Hazel was diagnosed with thyroid cancer at 12. Since then, she’s lived her life expecting to die at any time. At sixteen, she’s outlived expectations, but she’s tethered to an oxygen tank and to the chemicals that keep her tumors at bay. When she meets Augustus Waters at her cancer support group, her life flips upside down. Being with Augustus is unlike anything she’s ever imagined, and forces Hazel to re-examine how she looks at life and death, love and loss.
Every once in a while, a book comes around for review and I find that I have a really, really hard time writing the review. This is one of those books. So, let’s get some of the context out of the way. It’s not just that John Green is a wildly popular author or that this book is already being hailed as one of the best books of 2012 (and it is only February). Green’s fan base is fiercely devoted and he is beloved in the YA world. I’m not one of these fans (Nerdfighters?), in general. I find Green’s previous titles problematic for a number of reasons: pretension, voice, and manic-pixie-dream-girls, to name a few. The Fault in Our Stars was the first Green book I’ve been able to finish.
Readers, I want to say that I loved it. In all honesty, when I first finished the book (on the treadmill at the gym, where I was reduced to a blubbering, snotty mess), I thought I maybe did. But as I let the book marinate in my head, I started to feel the first pangs of doubt. Did I love it? No. I liked it very much, but the more I thought about it, the more I found fault with it.
As a narrator, Hazel is about as complex as they come. While she could easily be precocious and inauthentic with her extraordinary vocabulary and shrewd outlook on life, her voice works simply because of her unique situation. Hazel sounds so much older than her sixteen years because she’s lived such a condensed life.
The character of Augustus isn’t as successful, however. He is supposed to be much less intellectual than Hazel and yet often comes off sounding much too smart for his own good. As the two become more enmeshed in one another, Augustus becomes more and more like the perfect boyfriend, which lessens his appeal, makes him larger than life, and decreases his authenticity.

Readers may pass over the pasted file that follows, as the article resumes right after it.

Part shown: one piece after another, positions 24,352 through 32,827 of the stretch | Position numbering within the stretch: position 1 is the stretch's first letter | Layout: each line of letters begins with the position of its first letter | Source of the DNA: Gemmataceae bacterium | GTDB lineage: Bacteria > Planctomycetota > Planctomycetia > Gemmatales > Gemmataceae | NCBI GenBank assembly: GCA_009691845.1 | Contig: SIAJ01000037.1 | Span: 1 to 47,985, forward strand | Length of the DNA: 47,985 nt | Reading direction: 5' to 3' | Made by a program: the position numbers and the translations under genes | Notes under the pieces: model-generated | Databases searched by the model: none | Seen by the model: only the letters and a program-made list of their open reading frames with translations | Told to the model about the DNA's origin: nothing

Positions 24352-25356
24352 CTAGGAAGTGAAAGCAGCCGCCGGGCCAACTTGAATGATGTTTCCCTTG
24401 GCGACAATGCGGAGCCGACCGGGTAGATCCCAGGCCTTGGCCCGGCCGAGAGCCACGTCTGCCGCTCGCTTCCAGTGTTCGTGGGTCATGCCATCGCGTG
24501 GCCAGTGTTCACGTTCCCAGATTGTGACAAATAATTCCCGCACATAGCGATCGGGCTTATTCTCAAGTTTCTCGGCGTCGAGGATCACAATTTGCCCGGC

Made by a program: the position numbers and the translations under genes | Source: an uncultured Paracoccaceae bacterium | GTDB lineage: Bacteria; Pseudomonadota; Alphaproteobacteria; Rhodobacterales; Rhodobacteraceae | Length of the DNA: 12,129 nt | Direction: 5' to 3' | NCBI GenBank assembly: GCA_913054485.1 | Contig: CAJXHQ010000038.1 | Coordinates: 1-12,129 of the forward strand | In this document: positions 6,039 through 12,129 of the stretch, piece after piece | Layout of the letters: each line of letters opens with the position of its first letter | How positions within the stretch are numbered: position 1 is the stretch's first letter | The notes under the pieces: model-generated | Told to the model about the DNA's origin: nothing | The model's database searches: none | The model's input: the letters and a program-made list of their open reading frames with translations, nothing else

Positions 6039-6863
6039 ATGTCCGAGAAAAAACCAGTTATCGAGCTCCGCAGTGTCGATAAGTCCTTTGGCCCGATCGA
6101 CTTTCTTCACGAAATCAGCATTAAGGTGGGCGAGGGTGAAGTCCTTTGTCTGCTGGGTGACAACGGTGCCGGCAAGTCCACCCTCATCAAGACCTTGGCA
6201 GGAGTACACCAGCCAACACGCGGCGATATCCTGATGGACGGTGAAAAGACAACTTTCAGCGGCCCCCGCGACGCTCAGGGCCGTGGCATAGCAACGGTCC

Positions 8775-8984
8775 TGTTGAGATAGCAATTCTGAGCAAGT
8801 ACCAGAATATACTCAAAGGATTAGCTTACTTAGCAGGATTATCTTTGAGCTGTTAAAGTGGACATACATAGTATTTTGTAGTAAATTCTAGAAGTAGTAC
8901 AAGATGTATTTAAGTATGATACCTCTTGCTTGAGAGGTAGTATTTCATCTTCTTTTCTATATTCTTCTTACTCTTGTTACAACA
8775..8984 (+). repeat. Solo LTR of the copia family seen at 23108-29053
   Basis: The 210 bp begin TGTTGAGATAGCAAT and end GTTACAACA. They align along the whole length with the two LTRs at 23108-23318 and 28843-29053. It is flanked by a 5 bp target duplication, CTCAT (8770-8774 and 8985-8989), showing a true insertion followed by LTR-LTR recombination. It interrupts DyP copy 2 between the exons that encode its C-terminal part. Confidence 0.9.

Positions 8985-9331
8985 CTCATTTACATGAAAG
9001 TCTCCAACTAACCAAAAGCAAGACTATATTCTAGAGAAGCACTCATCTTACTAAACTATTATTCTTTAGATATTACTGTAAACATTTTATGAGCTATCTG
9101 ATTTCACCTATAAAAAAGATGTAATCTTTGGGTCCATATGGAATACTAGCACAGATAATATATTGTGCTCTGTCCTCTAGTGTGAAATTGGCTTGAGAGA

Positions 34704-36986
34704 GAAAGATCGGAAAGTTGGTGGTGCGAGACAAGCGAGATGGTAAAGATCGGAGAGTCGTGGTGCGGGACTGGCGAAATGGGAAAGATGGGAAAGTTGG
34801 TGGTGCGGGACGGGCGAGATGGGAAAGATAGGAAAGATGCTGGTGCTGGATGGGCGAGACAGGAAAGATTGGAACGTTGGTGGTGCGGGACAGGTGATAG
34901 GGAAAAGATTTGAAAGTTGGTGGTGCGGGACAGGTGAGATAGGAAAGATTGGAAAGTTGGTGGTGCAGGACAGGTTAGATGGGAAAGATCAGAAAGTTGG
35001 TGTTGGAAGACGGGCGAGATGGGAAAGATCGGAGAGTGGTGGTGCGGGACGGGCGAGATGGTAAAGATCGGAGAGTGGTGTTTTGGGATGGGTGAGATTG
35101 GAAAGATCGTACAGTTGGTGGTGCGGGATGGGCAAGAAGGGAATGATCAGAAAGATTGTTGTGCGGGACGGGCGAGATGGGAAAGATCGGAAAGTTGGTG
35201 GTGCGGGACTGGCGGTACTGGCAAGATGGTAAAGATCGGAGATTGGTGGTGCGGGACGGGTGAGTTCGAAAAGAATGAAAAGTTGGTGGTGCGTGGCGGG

Despite this, Green’s characters in the book shine with humor and smarts. The secondary characters are well-developed and exceedingly sympathetic (more Isaac, please). The existential discussions of life, death, literature, and everything in between could easily become overly didactic, but they never do.
However, I couldn’t help but wish for more depth and more complexity. While Green offers an ending that readers will find satisfying (he’s gone on record about believing that authors owe their readers a legitimate ending), it undermines what the book has attempted to do. By proclaiming itself an anti-cancer cancer book, it has to surpass the books in the genre that have come before it by not succumbing to the tropes of fighting in the face of death. And it doesn’t. Which comes as both a surprise and a complete disappointment. Was it intentional? Was it Green giving into the societal pressures that surround books like this? What, exactly, are readers supposed to take from the book as a result?
At the end of the day, most readers are going to love this one. There’s no doubt that this is Green’s finest work to date. Recommended.
The Fault in Our Stars by John Green. Dutton Juvenile: 2012. Library copy.